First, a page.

“Because we’re in Toronto, we get to be around a lot of people who have actually made it,” says Gauthier. “[Anthony] Bennett and Tristan [Thompson] were working in the gym at Kerr Hall last year and we were on the other side of the gym. You just get to see what they go through and what they put into their craft.”
Recently the team has welcomed Raptors rookie Bruno Caboclo, who was left home by the team during a five-game road trip. Since the average age of his Raptors teammates is 26.4, the pairing allows the 19-year-old Brazilian to hang out with players his own age, and gives the Rams a first-hand view of a future star.
“He lives in downtown Toronto and sometimes he gets bored, so he comes here,” says second-year guard Jean-Victor Mukama. “I’m a couple months older than him, so even though he doesn’t [fully] understand English, it’s easy to communicate because we both love basketball.”
This season, Ryerson will host the CIS National Championships – the first time that the tournament will ever be held in Toronto – automatically earning a spot in the fi eld of eight. With 20-point victories over #4 McMaster and #5 Windsor, Ryerson appears worthy of its #3 national ranking. But lopsided losses against the top-ranked Ottawa Gee-Gees and #2 Carleton Ravens – winners of 10 of the last 12 national titles – tell them there’s still work to do if they want to raise the trophy in front of home fans.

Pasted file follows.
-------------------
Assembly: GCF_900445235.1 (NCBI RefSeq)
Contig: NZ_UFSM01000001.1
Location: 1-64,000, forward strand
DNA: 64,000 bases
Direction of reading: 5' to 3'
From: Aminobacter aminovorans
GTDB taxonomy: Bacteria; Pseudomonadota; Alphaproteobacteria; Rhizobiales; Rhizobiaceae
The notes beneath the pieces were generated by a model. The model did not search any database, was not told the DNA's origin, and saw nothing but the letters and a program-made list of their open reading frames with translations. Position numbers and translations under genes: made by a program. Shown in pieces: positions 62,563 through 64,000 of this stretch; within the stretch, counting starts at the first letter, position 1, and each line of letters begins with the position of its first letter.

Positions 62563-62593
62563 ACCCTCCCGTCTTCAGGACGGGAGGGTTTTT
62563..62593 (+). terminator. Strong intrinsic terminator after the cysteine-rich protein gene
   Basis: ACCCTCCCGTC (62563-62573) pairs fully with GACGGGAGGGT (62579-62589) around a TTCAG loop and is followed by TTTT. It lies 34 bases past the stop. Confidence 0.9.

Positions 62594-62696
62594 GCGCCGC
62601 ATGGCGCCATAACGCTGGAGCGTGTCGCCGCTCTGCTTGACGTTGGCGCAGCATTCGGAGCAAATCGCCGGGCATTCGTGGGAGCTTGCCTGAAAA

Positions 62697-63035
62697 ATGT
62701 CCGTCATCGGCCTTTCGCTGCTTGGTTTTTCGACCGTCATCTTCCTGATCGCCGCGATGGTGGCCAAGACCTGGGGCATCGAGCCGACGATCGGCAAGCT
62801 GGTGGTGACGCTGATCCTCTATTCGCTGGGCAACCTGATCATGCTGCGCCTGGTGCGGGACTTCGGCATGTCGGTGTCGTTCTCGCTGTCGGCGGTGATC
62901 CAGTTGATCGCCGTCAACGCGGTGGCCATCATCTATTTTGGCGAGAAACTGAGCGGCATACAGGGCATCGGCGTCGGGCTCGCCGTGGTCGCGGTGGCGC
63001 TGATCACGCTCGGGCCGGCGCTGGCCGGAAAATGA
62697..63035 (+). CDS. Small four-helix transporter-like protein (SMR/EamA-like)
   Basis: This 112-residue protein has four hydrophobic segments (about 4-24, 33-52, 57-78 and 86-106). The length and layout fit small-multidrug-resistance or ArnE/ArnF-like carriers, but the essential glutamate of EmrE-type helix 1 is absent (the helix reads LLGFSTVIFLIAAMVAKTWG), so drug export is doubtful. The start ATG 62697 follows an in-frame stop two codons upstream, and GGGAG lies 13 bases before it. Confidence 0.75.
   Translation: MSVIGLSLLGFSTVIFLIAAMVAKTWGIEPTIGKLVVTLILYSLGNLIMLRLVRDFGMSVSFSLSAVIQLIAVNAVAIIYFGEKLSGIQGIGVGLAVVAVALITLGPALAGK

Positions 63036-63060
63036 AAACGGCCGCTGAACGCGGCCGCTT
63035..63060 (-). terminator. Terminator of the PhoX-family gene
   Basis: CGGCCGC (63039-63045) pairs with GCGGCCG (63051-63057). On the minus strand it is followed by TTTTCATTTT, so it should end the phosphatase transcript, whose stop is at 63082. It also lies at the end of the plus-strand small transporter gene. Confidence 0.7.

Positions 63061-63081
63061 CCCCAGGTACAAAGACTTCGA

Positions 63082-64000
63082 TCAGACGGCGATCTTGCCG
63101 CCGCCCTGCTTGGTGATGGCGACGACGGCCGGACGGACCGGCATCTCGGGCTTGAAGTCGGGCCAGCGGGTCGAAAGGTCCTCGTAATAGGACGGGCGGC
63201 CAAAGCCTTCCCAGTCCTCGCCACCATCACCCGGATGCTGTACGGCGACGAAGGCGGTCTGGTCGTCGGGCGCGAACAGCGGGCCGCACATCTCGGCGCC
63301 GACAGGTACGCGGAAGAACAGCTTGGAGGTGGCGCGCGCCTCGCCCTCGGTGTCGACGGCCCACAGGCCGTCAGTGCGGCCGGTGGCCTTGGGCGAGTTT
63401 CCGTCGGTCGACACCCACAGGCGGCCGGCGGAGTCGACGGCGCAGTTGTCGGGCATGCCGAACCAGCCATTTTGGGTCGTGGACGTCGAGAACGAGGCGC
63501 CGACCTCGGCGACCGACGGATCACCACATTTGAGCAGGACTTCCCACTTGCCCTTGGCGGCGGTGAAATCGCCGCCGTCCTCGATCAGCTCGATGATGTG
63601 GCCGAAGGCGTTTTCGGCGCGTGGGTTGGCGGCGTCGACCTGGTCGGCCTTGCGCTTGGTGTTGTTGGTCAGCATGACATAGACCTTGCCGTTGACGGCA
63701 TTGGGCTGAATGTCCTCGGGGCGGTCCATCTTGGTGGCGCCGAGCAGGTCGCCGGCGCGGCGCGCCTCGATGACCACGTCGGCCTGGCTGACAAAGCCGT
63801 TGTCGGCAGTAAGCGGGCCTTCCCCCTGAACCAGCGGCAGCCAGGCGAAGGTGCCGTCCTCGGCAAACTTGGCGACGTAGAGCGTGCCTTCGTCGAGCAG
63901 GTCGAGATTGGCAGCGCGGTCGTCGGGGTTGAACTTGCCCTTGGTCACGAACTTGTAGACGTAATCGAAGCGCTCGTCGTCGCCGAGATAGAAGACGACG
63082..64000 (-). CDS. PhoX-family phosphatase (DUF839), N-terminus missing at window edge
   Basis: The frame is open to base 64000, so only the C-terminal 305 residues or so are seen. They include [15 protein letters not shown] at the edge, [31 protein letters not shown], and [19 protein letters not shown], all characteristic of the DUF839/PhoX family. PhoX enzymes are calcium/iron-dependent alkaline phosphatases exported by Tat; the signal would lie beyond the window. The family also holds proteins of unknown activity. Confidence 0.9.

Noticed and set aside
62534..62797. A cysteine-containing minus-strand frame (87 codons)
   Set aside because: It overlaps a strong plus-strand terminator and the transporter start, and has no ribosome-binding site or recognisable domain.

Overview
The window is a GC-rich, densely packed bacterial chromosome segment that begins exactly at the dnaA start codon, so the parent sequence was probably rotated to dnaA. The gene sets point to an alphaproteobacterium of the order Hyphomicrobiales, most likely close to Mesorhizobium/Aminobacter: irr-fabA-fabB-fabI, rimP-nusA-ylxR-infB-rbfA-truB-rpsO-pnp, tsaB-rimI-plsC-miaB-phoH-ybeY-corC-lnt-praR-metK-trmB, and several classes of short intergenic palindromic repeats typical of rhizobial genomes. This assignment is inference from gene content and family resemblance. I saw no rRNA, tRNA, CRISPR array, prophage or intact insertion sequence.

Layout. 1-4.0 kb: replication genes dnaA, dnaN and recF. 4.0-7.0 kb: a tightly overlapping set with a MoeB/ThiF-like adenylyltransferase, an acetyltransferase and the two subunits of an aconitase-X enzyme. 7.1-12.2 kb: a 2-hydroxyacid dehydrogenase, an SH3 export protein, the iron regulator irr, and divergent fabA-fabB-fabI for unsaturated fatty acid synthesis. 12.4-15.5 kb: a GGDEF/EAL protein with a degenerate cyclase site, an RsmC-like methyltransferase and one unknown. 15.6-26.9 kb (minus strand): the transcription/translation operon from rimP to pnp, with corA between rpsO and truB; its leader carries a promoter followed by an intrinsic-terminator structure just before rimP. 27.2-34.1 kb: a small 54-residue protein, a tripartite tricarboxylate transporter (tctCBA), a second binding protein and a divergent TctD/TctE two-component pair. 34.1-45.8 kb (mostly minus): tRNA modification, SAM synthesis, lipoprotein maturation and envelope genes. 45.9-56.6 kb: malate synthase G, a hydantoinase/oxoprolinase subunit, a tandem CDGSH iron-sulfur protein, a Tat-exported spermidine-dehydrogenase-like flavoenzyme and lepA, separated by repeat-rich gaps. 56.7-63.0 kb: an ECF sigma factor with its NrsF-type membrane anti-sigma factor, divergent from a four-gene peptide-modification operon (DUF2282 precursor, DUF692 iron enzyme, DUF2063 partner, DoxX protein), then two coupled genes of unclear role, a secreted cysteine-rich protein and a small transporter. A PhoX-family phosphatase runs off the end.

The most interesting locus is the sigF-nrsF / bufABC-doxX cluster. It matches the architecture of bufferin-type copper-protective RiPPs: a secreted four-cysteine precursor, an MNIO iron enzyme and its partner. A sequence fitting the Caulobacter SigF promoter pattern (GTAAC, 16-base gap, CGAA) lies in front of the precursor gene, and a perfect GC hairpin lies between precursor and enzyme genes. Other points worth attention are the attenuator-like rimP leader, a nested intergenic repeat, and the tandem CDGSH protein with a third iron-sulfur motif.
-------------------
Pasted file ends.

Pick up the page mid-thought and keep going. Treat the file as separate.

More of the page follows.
“We’re the third best team in the country for a reason. They’re number one and number two, and it’s not even close right now,” says Jones. “[But] we’re not going to rely on someone else to beat them, we’re not relying on upsets. We know we have to go through both of them.”
The Rams have carried on an intense rivalry with the Gee-Gees for the past three seasons, eliminating Ottawa in the 2012 OUA playoffs (74-71), before losing to them in 2013 (70-74) and 2014 (78-79). Each game was decided in the final seconds, with the victor going on to qualify for nationals. And while Carleton has traditionally dominated Ryerson, winning every single game since 1999, the Rams seemed to have turned a corner last season, losing a close 68-71 game at home – the narrowest margin during that span.
Rana is quick to admit the Rams “got [their] asses kicked” on the November road trip to Ottawa, but is confi dent that his team – loaded with the CIS’s third-ranked defense and fifthranked offense – will be its more competitive self come playoff time.
“My belief hasn’t changed that we’re good enough to win a national championship,” says Rana. ”I think we’re in that conversation with those two (Carleton and Ottawa) and there’s three or four other teams around the country that are going to be big challenges.” Now playing in his fifth and final year of eligibility, Jones says it’s only fitting to finish his career at the national championships in front of a Toronto crowd, where home-court advantage may be key – the Rams are 24-3 at home since moving to the Mattamy Athletic Centre in 2012.
“This is what [we] have been talking about since we got to Ryerson,” says Jones. “If we win in our fifth year, no one can take it from us. There’s no coming back. No, we won. We go out on top.”